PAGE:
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    Quote Originally Posted by msgt/ret View Post
    ...why not put a steel “L” bracket on both sides of the door then just drop a bar into the brackets to keep it from being opened...]
    I hear ya, and that's an excellent suggestion. I thought of something like that with brackets and a 2"x4" but I don't know what the material on either side of the door is. It seems to be plaster and I'm not sure where the solid wood is beneath the plaster.

    The image shows the area that appears to be weak plaster.
    Re to Warehouse Comment - Copy.jpg

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    VIP Member Array tkruf's Avatar
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    How about get you 3 pieces of good heavy angle iron. mount one to the door, one to the inside wall in such a manner that the third will run from door to wall at appropriate angle to keep door from opening. You can use bolts/removable pins to remove the 3rd piece (the bar so to speak), so you can use the door if need be. For the best results two or even three of these at different levels on the door would enforce it at more points. One up higher, one at knob level and one down lower.

    Just an idea.
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    Quote Originally Posted by TayFifer View Post
    I hear ya, and that's an excellent suggestion. I thought of something like that with brackets and a 2"x4" but I don't know what the material on either side of the door is. It seems to be plaster and I'm not sure where the solid wood is beneath the plaster.

    The image shows the area that appears to be weak plaster.
    Re to Warehouse Comment - Copy.jpg
    A stud finder like these will help to find the solid wood. Tools & Hardware - Hand Tools - Stud Finders - at The Home Depot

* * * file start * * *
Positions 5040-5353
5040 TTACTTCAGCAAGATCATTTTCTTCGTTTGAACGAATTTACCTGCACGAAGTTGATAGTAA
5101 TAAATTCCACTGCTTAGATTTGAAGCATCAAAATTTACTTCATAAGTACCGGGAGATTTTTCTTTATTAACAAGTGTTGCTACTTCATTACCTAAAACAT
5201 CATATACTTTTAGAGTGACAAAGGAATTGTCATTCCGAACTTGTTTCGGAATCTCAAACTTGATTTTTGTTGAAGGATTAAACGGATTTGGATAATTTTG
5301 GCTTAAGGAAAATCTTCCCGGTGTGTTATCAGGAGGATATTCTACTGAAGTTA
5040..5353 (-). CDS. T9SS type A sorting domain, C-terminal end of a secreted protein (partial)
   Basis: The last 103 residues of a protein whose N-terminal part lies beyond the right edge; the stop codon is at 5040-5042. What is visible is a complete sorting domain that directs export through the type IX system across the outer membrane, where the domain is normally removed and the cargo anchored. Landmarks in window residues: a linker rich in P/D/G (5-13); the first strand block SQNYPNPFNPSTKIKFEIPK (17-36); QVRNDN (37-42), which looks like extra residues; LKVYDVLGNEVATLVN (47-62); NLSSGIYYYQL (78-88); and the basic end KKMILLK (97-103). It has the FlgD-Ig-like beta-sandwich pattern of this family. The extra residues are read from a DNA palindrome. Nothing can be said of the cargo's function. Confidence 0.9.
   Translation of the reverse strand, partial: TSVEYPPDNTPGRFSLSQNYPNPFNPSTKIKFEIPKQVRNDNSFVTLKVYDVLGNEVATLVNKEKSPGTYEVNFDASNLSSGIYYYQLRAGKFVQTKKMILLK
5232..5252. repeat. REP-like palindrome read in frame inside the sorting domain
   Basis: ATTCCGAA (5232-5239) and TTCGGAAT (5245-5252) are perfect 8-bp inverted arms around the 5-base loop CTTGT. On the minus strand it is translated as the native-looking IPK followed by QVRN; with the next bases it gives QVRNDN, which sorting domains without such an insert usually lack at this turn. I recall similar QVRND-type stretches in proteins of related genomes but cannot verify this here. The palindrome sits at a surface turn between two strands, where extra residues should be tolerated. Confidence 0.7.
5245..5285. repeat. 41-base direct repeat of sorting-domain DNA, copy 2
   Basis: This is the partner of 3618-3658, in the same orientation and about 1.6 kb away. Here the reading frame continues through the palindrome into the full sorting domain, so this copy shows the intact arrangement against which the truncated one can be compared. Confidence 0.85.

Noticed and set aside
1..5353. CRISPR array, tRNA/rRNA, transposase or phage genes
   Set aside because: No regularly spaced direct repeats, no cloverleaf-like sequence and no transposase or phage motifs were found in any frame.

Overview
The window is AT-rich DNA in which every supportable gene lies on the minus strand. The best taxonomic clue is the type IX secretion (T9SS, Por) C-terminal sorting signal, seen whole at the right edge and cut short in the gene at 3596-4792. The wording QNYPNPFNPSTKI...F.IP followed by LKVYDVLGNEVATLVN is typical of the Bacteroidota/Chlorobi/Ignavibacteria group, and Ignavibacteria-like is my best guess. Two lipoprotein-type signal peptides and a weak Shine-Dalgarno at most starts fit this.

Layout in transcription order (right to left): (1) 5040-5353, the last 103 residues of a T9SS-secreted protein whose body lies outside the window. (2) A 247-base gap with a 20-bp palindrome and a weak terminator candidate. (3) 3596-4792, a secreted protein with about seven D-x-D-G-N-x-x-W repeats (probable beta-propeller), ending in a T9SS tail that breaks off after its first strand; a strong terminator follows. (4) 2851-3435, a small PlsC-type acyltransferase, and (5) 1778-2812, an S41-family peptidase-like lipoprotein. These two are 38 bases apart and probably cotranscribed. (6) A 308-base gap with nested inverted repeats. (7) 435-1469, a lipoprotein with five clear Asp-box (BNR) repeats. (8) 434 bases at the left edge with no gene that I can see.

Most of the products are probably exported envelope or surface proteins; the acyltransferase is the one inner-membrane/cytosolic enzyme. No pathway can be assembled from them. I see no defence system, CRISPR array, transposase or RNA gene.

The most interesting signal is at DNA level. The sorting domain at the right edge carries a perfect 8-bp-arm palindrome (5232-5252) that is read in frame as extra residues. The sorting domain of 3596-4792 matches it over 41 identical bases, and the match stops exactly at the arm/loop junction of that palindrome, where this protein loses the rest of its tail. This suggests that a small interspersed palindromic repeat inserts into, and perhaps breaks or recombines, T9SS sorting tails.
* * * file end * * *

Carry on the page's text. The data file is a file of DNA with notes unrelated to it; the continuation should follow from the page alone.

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    Member Array mkphillips's Avatar
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    The simplest way I have found is take 2 large eye bolts that will let a 3/4" pipe slide through and mount the eye bolts on both sides of the door. Drill each end on the pipe for a pin that will stop the pipe from sliding out. Mount this a couple of inches below the door knob.

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    New Member Array TayFifer's Avatar
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    Quote Originally Posted by tkruf View Post
    How about get you 3 pieces of good heavy angle iron. mount one to the door, one to the inside wall in such a manner that the third will run from door to wall at appropriate angle to keep door from opening. You can use bolts/removable pins to remove the 3rd piece (the bar so to speak), so you can use the door if need be. For the best results two or even three of these at different levels on the door would enforce it at more points. One up higher, one at knob level and one down lower.

    Just an idea.
    Something like this? I will call it Angle Iron Master Plan 01
    Angle Iron Master Plan.jpg

    Or Angle Iron Master Plan 02
    Angle Iron Master Plan 01.jpg

    My original idea is basically something in this ballpark except with the option of removing the wood in the middle, and with boards on the ends instead of just another 6"x6".
    Simply 01.jpg

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    Member Array Porp's Avatar
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    M., l1a1 and Rock and Glock like this.

  16. #15
    New Member Array TayFifer's Avatar
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    Master final plan

    Master Final Plan.jpg

    Total budget = $75 at home depot including screws and all that jazz.